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First fully Norwegian space rocket successfully launched from Andøya

rocket NucleusAndøya.Rocket Nucleus.Photo : Nammo / NTB scanpix

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Nucleus, the first rocket entirely developed and manufactured in Norway,was successfully launched from the Andøya Space Center on Thursday afternoon.

 

“I am very relieved, happy, and very proud. This is a big milestone for us’’ said Terje Vesterås of the Nammo program after the launch was found to be a success.

All other rockets sent from Andøya have had foreign engines.The Nucleus missile on Thursday afternoon was sent from the Andøya Space Center,equipped with a Norwegian engine, developed by Nammo at Raufoss.

As the first rocket in Europe, Nucleus is equipped with hybrid engines, which use both liquid and solid fuels.

Lot of wind

The firing was on Thursday due to heavy and unstable winds in the launch area of Andøya.

“The rocket has a relatively low speed at the firing moment, so too much wind could affect the course” said Vesterås before the missile was launched at 14.16.

Nucleus is the result of ten years of research at Nammo. The rocket is 9 meters long and weighs 800 kilos.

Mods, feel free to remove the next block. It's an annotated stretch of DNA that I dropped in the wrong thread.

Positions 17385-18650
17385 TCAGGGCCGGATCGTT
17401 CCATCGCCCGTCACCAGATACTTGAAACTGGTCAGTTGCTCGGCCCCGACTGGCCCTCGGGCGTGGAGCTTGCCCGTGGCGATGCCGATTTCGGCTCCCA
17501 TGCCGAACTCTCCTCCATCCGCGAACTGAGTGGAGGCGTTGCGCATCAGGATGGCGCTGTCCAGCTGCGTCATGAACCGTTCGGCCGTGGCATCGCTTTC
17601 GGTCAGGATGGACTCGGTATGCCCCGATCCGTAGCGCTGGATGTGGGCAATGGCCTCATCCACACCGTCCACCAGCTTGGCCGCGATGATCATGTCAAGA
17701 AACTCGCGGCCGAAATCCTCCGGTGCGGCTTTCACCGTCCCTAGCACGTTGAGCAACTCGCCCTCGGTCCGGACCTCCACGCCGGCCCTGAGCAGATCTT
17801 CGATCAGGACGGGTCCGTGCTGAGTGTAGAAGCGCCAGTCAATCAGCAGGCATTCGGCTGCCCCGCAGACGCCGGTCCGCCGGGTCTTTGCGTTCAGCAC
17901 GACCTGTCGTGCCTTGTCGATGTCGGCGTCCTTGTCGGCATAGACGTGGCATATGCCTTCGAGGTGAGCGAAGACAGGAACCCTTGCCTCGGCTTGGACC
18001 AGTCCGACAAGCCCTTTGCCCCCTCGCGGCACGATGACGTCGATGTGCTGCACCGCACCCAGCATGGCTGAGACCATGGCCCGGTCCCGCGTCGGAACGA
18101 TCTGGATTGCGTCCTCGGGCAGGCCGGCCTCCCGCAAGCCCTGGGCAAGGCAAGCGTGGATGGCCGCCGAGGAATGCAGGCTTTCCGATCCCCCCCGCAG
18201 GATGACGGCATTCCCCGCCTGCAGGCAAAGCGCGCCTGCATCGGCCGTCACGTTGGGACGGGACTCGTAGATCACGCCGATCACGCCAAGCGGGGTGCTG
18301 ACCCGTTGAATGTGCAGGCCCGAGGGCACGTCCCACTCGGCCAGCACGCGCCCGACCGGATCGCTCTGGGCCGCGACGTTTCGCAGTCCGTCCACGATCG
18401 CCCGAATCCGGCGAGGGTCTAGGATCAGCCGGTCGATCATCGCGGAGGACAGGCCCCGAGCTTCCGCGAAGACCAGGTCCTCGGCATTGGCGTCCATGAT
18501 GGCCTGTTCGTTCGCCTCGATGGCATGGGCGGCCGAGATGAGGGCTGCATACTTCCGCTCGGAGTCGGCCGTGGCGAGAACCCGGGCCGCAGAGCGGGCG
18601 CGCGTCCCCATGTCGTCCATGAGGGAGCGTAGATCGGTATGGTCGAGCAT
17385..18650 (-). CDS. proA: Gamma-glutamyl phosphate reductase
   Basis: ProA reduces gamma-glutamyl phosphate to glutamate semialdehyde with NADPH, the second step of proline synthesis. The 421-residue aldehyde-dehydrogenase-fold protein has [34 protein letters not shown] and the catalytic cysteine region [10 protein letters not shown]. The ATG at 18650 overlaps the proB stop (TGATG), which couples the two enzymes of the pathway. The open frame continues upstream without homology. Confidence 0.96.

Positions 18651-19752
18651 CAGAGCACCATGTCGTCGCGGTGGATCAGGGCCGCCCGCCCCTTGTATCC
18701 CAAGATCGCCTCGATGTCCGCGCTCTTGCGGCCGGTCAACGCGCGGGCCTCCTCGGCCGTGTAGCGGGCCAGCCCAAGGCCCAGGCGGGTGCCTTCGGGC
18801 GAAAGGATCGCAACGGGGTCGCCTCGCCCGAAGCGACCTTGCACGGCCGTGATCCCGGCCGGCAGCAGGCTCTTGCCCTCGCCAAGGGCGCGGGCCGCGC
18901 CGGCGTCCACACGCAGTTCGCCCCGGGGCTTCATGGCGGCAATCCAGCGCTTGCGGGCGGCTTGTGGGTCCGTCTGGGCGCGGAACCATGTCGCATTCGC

Larger rockets

That Nucleus has a hybrid engine gives an advantage in terms of risk and economy.

This means that the rocket, unlike those with only solid fuel, can turn off the engine and also adjust the speed. It also gives less risk associated with handling the rocket.

After the successful launch on Thursday, Nammo plans to build larger rockets than Nucleus, which can deliver satellites less expensively than today.

“Now we will continue to develop this engine so that we can place satellites in the
missile,” said Vesterås.

Ten years of research

The plan for the test shooting was to send the rocket up to a height of over 100 kilometres from the ground. With that, it would cross the boundary of what is space, but the rocket itself is not powerful enough to stay outside the atmosphere, but falls back to the ground.

The rocket was stable and went to 107 kilometres up. Then we were just over the limit of space and it was as far as we hoped it would go’’ said Vesterås.

The entire launch was scheduled to last for 350 seconds.

 

© NTB scanpix / #Norway Today

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